If there is water in a pot mixed with red, yellow, blue or orange color, a man with a normal faculty of sight, looking into it, could not properly recognize and see the image of his own face. In the same way, when one's mind is possessed by sensual desire, overpowered by sensual desire, one cannot properly see the escape from sensual desire which has arisen; then one does not properly understand and see one's own welfare, nor that of another, nor that of both; and also texts memorized a long time ago do not come into one's mind, not to speak of those not memorized.

— SN 46:55


Yet one defilements would easy and fast seek to oppose and shout: "That's for monks, we are lay people and such is not possible to train and not adviced!" Well, then put them back into their seats by telling them, that the Uposatha, held by all Noble disciples and their follower, are not only a training for Monks and many thousands also today, observe them and enjoy the freedom of remorse and the bliss of higher standards of life and its benefits.

Just that one does not be conquered by the defilements when opposing "he just talks, he do not know himself... it's not possible... just a talker...". When my person was still a householder it was not difficult and did not require much of effort and pain to leave 150kg and come to the half in short time. It gives a lot of freedom and welbeing, just that, and its not a matter of age ir other things.

Or let me repeat of what the Buddha told in regard of elders and gray hair, if some desire of being worthy of respect is a good cause for ones effort to arose:

Quote

...

"Brahman, the Blessed One — the one who knows, the one who sees, worthy & rightly self-awakened — has declared the level of one who is venerable and the level of one who is a youngster. Even if one is venerable — 80, 90, 100 years old — yet if one partakes of sensuality, lives in the midst of sensuality, burns with sensual fever, is chewed up by sensual thoughts, and is eager in the search for sensuality, then one is reckoned simply as a young fool, not an elder.

"But if one is a youngster, youthful — a black-haired young person endowed with the blessings of youth in the first stage of life — yet does not partake of sensuality, does not live in the midst of sensuality, does not burn with sensual fever, is not chewed up by sensual thoughts, and is not eager in the search for sensuality, then one is reckoned as a wise elder." ...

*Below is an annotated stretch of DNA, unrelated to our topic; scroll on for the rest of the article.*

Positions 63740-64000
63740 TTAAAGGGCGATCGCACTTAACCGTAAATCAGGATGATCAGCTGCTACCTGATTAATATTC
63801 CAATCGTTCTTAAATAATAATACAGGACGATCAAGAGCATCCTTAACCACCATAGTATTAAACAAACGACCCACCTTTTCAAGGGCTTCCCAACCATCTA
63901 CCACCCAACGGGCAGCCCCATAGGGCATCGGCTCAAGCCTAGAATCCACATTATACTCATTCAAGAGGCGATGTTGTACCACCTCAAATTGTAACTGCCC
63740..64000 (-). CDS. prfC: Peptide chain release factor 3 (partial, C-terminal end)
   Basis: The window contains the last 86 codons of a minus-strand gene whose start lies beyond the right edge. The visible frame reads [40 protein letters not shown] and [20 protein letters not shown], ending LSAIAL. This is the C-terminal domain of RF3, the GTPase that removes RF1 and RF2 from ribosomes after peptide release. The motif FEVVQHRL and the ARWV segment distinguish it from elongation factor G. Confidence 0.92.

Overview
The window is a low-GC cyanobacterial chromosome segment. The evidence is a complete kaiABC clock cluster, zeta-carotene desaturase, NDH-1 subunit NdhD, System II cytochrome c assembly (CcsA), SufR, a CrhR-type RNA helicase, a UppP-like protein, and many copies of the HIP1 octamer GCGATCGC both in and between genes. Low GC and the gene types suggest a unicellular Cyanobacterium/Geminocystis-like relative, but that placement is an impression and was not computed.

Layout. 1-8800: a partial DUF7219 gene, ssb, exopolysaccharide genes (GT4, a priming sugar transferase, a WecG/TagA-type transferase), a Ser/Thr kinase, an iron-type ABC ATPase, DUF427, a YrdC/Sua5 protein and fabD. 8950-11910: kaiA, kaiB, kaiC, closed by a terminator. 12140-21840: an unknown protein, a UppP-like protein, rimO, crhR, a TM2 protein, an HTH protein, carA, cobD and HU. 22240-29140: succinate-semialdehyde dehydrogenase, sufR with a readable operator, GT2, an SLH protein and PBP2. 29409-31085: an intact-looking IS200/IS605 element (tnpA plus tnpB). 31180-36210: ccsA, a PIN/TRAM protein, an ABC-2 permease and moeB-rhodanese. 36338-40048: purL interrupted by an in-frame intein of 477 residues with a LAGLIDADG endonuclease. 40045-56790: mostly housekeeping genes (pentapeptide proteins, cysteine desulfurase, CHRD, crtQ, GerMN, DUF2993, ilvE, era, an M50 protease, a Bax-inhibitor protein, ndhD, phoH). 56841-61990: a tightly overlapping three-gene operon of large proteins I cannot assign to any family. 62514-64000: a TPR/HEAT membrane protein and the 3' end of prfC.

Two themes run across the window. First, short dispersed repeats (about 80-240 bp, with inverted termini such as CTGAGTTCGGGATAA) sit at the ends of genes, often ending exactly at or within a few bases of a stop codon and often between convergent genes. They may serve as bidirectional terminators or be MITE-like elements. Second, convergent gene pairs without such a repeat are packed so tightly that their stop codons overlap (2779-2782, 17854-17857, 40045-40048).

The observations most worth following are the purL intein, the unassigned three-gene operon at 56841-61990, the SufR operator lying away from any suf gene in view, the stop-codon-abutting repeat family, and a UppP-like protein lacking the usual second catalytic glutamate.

So that should be enough food for much straight to lead a good battle and then enjoy the bliss of a battle only less are well given food so that they could win.

Anumodana!
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Offline zafrogzen

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Re: Buddhism and bodily "apetites"
« Reply #6 on: June 11, 2017, 11:37:59 am »
The importance of willpower and self-discipline cannot be overestimated. It’s an inner strength and ability to stick to decisions that is essential to success in any undertaking and can overcome addictions, procrastination and laziness.

Although most people would agree that self-discipline is important, few realize that it can be consciously cultivated and developed. With practice of willpower the brain begins to change ingrained patterns of thought and the subconscious starts to help with regulating and overcoming impulses rather than bringing them on.

HABITS

We rely on habit much more than we realize. For instance when first learning to drive a car we had to consciously think about each action, but once we’ve practiced enough, driving becomes automatic and effortless. That’s because driving and all the actions it entails is a conditioned habit.

The part of our brain that makes conscious decisions, while obviously vital, is just a sliver of our overall mental activity. Our brains and bodies come equipped with a good deal of built-in pre-programing for the control of basic bodily functions, such a breathing and digestion. But most of our functions and abilities are learned and programed into our brains by repetition, until they’ve become automatic and unconscious. A simple act such as walking across the room, which we can do without thinking about it, requires so many rapid, sophisticated calculations, that we’d be frozen in place, unable to move, if we had to consciously decide every action we took.